ERIC Number: ED296223
Record Type: RIE
Publication Date: 1987-Aug
Reference Count: N/A
Marriage-Career Conflict: Anticipating It, Using It, Minimizing It.
Tangri, Sandra Schwartz; Jenkins, Sharon Rae
Much has been written about the conflicts that women experience when they combine work and family roles into one life style. This study focused on how the issue of the marriage-career conflict played itself out in the lives of women who graduated from college in 1967. Data were obtained from a stratified random sample of female college graduates who had participated in the Michigan Student Study (Gurin, 1971). One-third of the sample (Role-Innovators) wanted occupations in which less than 30% of the workforce was female; one-third (Traditionals) wanted occupations in which at least 50% of the workforce was female; and one-third (Moderates) wanted occupations in which between 30% and 50% of the workforce was female. Results revealed that women who expected marriage-career conflict in 1967 also gave a higher priority to career, chose a more Role-Innovator occupation, spent more time in the labor force, and actually worked in a Role-Innovator occupation. Getting married, having children, and ending up in a more traditional occupation were all associated with more frequent reports of conflict in 1981, and with more changes from not expecting conflict in 1967 to actually experiencing conflict in 1981. Neither timing of marriage nor number of children was related to changes in conflict. It appears that women who stay in the labor force develop strategies for reconciling career and marriage demands; and that women who do not develop such strategies both increase their feelings of conflict and decrease their labor force participation. (NB)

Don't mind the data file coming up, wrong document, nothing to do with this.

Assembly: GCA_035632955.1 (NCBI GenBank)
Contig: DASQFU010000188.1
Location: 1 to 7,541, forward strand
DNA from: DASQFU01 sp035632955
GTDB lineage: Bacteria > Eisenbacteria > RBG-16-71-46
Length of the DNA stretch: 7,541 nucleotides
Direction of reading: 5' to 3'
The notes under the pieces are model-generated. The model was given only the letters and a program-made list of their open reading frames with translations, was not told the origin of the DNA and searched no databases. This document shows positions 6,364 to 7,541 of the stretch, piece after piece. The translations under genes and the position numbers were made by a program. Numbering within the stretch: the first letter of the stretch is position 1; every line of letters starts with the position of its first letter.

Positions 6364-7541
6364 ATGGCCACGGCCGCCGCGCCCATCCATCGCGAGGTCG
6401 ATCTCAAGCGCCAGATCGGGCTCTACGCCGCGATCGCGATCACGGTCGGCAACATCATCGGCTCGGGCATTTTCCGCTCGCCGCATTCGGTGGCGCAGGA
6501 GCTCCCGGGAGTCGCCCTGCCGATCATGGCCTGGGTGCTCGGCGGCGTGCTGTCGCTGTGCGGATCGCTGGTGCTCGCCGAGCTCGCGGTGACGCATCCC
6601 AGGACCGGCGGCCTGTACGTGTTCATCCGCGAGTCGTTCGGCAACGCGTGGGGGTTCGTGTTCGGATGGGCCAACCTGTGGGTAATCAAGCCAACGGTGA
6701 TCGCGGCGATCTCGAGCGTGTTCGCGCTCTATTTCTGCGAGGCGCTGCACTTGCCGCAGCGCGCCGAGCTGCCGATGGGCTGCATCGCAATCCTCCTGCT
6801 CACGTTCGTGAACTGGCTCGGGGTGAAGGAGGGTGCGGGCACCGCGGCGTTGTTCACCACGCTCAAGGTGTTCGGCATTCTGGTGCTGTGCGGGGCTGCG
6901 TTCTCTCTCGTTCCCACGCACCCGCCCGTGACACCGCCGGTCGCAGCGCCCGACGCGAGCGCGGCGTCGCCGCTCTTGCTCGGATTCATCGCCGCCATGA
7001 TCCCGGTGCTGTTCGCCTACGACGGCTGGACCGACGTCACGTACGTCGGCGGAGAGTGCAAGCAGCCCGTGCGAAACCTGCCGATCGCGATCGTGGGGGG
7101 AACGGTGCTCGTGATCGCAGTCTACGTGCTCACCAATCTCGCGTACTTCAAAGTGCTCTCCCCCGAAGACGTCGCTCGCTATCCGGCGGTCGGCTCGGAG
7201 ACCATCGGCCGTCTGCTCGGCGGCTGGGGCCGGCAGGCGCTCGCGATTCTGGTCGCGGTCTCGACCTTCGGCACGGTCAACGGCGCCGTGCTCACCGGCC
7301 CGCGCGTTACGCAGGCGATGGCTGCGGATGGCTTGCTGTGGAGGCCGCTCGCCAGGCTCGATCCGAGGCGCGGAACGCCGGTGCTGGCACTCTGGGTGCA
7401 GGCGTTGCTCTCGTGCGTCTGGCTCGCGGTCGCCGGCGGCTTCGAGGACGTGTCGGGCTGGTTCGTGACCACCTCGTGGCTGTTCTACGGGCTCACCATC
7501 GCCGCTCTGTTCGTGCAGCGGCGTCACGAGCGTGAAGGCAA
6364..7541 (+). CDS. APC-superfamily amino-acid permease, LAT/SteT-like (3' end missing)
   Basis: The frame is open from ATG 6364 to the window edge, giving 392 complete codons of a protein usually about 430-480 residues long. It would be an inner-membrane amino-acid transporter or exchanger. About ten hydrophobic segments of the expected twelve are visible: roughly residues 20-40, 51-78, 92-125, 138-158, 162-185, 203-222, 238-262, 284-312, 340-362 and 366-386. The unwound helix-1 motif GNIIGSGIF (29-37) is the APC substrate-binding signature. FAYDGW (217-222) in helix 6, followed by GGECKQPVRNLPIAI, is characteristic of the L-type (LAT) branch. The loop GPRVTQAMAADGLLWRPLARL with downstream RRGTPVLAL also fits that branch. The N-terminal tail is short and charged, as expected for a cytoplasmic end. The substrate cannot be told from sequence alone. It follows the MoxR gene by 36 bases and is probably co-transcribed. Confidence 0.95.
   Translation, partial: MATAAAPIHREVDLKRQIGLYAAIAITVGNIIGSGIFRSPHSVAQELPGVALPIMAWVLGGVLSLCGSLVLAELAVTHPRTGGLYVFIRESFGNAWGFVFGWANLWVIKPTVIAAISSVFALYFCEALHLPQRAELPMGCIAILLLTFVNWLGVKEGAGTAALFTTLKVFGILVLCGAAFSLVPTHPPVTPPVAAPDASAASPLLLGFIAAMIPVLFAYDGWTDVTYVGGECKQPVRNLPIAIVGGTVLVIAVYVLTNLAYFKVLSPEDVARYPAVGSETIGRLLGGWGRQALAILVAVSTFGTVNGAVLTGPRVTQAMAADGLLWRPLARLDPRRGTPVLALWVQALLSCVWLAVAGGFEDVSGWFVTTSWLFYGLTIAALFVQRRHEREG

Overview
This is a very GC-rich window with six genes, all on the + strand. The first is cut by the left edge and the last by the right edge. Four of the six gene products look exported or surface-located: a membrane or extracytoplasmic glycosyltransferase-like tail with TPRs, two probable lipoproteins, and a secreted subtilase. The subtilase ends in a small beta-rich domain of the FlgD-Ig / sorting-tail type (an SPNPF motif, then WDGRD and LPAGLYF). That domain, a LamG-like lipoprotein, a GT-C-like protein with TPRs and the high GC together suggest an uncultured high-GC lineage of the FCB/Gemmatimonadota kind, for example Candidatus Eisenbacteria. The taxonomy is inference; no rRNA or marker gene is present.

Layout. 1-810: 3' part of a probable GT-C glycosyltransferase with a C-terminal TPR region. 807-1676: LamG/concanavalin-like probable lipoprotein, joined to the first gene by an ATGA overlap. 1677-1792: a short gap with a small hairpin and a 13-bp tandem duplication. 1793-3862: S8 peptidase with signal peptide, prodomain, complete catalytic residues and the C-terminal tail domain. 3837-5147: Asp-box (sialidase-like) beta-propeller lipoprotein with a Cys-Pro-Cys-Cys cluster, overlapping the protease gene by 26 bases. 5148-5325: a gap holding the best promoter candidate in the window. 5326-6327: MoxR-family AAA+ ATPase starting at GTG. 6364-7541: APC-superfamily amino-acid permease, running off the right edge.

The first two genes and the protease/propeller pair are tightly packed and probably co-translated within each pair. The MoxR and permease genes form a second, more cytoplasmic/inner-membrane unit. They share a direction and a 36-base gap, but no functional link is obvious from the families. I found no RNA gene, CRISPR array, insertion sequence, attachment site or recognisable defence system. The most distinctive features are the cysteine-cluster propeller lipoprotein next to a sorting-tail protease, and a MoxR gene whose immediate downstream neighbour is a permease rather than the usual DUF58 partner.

Publication Type: Reports - Research; Speeches/Meeting Papers
Education Level: N/A
Authoring Institution: N/A
Note: Paper presented at the Annual Convention of the American Psychological Association (95th, New York, NY, August 28-September 1, 1987).